To assess journal policies, the Center for Open Science (COS) created the “TOP Factor” in 2020. Designed as an alternative to the Journal Impact Factor for evaluating journal quality, the TOP Factor is a quantitative metric that assesses the degree to which journal policies promote transparency and openness. The TOP Factor is calculated as the sum of: journal implementation of the eight modular standards within the TOP Guidelines; an additional standard related to publication bias of original studies (rather than replications); and adoption of open science badges (see Table 1). Several studies already have investigated the TOP Factor of journals within specific disciplines [10, 11]. However, there are no established instruments or processes for calculating the TOP Factor, so journal policies have been rated using bespoke methods or expert judgement. Consequently, the inter-rater reliability of TOP Factor ratings is unknown. Anecdotal evidence suggests that differences in the interpretation and rating of journal policies are common. Crowdsourcing efforts to rate journals according to the TOP Factor have not used methodologically reproducible rating procedures.
In addition to policies described in the TOP Guidelines, journals’ manuscript submission procedures could promote transparency and openness by encouraging or requiring certain practices. That is, many journals require that authors, peer reviewers, and editors handle manuscripts using electronic systems such as Editorial Manager and ScholarOne. Such systems can implement certain policies automatically. For example, electronic systems can require that abstracts be entered in textboxes with word limits. To promote transparency and openness, journals might recommend or require that authors enter structured data elements such as links to study registrations, data, and code. Structured data requirements help authors understand exactly what they need to provide, and structured data enables automatic checking during the submission process to promote uniform policy adherence. Structured data could also enable efficient and scalable monitoring of journals’ implementation of the TOP Statement .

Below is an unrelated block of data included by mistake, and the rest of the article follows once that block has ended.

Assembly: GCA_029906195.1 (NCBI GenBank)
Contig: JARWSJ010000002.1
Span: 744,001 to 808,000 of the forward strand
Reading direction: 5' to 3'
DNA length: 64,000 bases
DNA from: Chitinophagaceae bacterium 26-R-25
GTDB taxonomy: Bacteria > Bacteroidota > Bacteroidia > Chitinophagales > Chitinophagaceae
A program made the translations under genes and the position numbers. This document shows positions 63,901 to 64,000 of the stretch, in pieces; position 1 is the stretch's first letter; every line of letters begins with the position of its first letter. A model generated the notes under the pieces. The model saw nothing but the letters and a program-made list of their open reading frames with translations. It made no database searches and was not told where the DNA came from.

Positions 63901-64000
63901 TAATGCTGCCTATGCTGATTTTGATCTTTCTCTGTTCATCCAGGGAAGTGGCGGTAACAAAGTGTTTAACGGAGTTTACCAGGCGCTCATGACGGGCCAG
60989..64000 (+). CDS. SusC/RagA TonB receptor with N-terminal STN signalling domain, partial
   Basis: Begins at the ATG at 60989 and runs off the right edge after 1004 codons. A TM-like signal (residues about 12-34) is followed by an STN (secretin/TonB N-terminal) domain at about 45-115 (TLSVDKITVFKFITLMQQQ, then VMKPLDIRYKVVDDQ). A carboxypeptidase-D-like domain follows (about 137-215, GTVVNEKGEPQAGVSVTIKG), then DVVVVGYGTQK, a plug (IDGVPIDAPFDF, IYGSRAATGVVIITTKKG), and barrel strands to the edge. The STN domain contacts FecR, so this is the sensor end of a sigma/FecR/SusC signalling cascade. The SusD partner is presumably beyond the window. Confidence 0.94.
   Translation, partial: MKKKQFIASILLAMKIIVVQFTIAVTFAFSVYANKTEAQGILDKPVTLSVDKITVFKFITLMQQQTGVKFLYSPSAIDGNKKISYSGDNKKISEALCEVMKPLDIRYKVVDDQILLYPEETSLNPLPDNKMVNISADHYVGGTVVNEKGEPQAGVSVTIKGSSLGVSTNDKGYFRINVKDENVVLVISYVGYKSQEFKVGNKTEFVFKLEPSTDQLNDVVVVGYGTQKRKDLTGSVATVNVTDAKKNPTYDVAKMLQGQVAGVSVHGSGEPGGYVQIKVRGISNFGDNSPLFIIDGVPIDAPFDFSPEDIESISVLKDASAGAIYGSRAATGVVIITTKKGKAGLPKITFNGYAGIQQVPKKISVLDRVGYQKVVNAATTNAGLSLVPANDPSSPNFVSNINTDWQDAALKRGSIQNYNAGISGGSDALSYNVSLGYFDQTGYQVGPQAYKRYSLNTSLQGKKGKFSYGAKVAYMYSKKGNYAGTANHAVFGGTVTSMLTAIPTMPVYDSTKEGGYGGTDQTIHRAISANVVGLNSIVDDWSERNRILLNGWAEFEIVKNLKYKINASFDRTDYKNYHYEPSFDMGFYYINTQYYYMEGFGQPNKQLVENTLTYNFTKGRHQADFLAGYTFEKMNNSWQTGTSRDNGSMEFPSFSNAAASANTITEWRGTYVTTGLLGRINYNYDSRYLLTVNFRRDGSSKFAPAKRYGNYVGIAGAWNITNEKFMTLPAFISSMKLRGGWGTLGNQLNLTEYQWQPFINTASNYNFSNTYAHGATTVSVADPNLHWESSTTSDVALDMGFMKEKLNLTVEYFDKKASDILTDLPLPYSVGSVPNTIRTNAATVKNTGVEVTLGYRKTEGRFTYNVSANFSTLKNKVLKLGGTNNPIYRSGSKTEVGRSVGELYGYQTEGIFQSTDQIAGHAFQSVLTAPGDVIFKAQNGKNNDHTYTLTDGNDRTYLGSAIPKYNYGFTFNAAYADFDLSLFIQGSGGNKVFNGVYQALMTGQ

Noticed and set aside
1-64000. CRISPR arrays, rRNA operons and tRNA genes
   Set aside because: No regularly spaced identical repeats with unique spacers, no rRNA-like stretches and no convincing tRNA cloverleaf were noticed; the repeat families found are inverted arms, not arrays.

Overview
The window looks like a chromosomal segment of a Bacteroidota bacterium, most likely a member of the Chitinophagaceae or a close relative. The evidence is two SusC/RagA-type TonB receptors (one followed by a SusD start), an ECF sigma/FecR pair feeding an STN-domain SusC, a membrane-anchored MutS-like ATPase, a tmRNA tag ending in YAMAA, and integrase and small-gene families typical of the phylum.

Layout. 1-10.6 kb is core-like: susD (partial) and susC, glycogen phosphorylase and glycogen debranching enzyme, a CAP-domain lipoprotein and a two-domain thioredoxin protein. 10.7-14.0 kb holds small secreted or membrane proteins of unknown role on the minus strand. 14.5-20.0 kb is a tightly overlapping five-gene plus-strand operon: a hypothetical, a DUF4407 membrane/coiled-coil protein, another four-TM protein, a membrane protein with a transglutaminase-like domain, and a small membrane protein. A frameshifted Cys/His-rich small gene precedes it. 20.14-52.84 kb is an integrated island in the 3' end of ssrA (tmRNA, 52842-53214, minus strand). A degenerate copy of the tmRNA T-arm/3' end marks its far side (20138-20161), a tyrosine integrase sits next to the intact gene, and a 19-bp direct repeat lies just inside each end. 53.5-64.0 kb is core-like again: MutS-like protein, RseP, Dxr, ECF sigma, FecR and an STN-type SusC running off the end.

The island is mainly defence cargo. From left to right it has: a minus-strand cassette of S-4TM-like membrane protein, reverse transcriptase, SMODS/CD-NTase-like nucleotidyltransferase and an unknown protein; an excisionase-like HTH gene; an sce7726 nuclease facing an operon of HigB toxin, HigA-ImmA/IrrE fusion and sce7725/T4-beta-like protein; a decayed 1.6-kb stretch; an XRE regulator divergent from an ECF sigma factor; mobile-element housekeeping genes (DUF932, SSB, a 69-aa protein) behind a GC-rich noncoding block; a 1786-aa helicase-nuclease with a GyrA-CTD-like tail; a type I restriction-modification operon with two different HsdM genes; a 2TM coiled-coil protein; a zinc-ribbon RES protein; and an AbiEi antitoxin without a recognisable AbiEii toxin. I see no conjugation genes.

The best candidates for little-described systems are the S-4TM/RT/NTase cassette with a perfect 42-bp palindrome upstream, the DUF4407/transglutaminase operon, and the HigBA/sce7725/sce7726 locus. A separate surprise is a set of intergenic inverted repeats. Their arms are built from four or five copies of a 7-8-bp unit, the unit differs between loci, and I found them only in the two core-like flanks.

Ultimately, policies and procedures aim to increase transparent and open practices in journal articles. For example, many journal policies state that all clinical trials must be registered prospectively to be considered for publication; while some authors will adhere to registration policies even in the absence of journal enforcement, other authors might submit unregistered trials, and unregistered trials could be published if journals do not have procedures to check and to enforce their policies. Thus, assessing the transparency of journal articles is the best way to assess the outcomes of journal policies and procedures. The TOP Statement provides a structured template for scientific publications to disclose the use of open science practices in a manner consistent with policies and procedures that aim to increase transparency and openness .
This manuscript describes processes and instruments for evaluating journal implementation of the TOP Guidelines. We developed this process as part of the Transparency of Research Underpinning Social Intervention Tiers (TRUST) Initiative to advance open science in the social intervention research ecosystem. To demonstrate the application of these processes and instruments, we will evaluate journals that have published social intervention research used by federal evidence clearinghouses, which is research intended to inform evidence-based social policy . We will demonstrate how to calculate the “TOP Factor” for each eligible journal using a structured instrument. Then, we will demonstrate how to use structured instruments to assess each journal’s procedures and practices, and whether those procedures and practices are consistent with their stated policies. Throughout the study, we also will assess the interrater agreement (IRA) and the interrater reliability (IRR) of the structured instruments, and we will identify challenges to assessing and implementing standards in the TOP Guidelines. Ultimately, we aim to facilitate use of these processes and instruments in future studies and interventions, and to support clarifications and improvements to the TOP Guidelines.
The overall TRUST Process for rating journal policies, procedures, and practices according to the TOP Guidelines is summarized in Fig. 2.